Today’s title is taken from a piece by the comedian Isy Suttie that appeared in today’s Guardian:
I sent it to my girls: I’m concerned they don’t talk about their mum much/at all/to me.
In my work as a counsellor (actually a bereavement support volunteer), the most difficult cases are those where the person hasn’t grieved properly, sometimes having bottled it up for years. The first line of the above story says: “ Prince Harry said that he wished he had spoken more about losing his mother when it happened.”
My girls have now both left home, Alice in the last week or so, and are well established with flats, new jobs and even a boyfriend. And yet as the article says, “…[bereavement is] probably magnified for children, because so much about living hasn’t yet been cemented. You may have only just learnt that unicorns don’t exist, and suddenly you have to get through life without the person who gently told you that fact.”
I re-read J’s instructions for household cleaning today, a small notebook that she had started when she was ill. I noted that the writing and spelling deteriorated in later entries. But I read it and thought “I know all this. I know how to sort clothes for the washing machine. I know how to hang them up and how to de-fluff the tumble drier. I know how to clean the kitchen.” I guess I didn’t five years ago though, and J was leaving nothing to chance. She even wrote me some instructions for when I met a new woman, and I remember thinking then how bizarre that seemed. Well, I did meet someone new and this time next year we should be married. D and I have almost set a wedding date, just got to re-jig it slightly before confirming it and just yesterday we put in an offer on a new house in an area far removed from our local areas. I have her to gently coach me but I worry because the girls will never have their mother back. You never stop worrying about your kids do you?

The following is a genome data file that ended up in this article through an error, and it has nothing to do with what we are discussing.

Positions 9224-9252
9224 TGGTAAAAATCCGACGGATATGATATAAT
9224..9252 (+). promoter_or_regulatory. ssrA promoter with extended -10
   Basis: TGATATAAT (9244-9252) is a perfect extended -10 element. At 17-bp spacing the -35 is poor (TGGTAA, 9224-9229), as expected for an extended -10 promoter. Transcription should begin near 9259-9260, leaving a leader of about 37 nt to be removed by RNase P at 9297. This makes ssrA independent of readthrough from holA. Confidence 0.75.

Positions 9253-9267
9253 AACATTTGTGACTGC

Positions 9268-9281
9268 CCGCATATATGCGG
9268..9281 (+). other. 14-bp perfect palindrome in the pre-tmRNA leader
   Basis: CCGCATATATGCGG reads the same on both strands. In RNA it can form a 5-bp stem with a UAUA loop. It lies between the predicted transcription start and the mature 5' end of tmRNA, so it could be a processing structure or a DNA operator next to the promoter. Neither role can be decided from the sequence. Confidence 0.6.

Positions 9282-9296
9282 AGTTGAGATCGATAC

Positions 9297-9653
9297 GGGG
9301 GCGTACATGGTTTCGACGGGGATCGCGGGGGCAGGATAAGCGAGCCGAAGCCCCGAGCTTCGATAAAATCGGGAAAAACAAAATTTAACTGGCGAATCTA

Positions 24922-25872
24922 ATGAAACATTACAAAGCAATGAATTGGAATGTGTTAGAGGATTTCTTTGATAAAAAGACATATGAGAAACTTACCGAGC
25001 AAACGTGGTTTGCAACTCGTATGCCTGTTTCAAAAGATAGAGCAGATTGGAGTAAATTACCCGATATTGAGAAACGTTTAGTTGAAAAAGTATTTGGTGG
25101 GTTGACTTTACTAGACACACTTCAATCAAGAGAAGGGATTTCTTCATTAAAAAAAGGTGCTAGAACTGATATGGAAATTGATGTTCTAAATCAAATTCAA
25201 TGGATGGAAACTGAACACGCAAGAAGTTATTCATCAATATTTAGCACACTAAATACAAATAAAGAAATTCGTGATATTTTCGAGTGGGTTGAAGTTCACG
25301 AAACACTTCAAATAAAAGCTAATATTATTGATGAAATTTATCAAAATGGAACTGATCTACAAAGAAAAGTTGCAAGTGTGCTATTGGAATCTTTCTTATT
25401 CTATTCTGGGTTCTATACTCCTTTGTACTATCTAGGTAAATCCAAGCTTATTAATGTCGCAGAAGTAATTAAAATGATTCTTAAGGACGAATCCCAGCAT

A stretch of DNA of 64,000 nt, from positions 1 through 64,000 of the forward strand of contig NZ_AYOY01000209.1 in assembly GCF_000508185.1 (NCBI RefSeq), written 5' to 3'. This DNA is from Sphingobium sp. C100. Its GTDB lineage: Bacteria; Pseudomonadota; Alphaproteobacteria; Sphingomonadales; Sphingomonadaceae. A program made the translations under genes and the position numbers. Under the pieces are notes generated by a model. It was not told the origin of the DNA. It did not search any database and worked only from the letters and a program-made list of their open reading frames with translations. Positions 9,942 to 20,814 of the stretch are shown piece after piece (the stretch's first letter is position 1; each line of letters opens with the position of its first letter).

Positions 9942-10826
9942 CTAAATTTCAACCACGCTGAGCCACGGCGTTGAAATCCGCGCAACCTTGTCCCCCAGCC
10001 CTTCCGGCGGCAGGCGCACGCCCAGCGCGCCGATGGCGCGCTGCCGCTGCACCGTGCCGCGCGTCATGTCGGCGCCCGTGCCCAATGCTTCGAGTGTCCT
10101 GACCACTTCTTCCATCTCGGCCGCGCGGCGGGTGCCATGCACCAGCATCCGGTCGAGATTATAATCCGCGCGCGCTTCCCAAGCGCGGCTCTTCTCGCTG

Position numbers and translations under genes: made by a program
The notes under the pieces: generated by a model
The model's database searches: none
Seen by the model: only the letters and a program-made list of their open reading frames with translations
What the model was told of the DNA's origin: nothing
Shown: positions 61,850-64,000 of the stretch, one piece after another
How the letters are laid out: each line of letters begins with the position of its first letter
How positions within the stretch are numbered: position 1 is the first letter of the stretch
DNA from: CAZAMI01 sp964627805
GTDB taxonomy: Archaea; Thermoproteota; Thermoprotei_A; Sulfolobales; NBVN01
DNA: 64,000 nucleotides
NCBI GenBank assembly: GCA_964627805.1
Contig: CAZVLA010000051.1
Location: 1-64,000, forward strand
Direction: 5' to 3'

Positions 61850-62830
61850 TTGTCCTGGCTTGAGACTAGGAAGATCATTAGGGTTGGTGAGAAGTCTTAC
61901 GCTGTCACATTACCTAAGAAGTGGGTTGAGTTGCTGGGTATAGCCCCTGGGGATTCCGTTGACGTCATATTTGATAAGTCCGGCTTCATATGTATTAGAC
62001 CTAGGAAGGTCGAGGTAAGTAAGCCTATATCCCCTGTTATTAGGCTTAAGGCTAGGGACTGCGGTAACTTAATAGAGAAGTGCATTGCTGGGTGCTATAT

I spoke to J’s mother this evening and we both noted that today’s date didn’t hold as much dread for us as it once did. She had visited J’s park in Oxford this afternoon while I had run a 6-mile race at Hook Norton this morning and was driving home shortly after midday. I didn’t dwell on the moment, just noted it, as the CBT lady taught me to do. I’m pleased to report that these days the happy memories are doing a better job of crowding out the awful, awful events of 2009 – 2011. There’s many new events to look forward to now; maybe not unicorns, because they don’t exist, but all the happy things that do.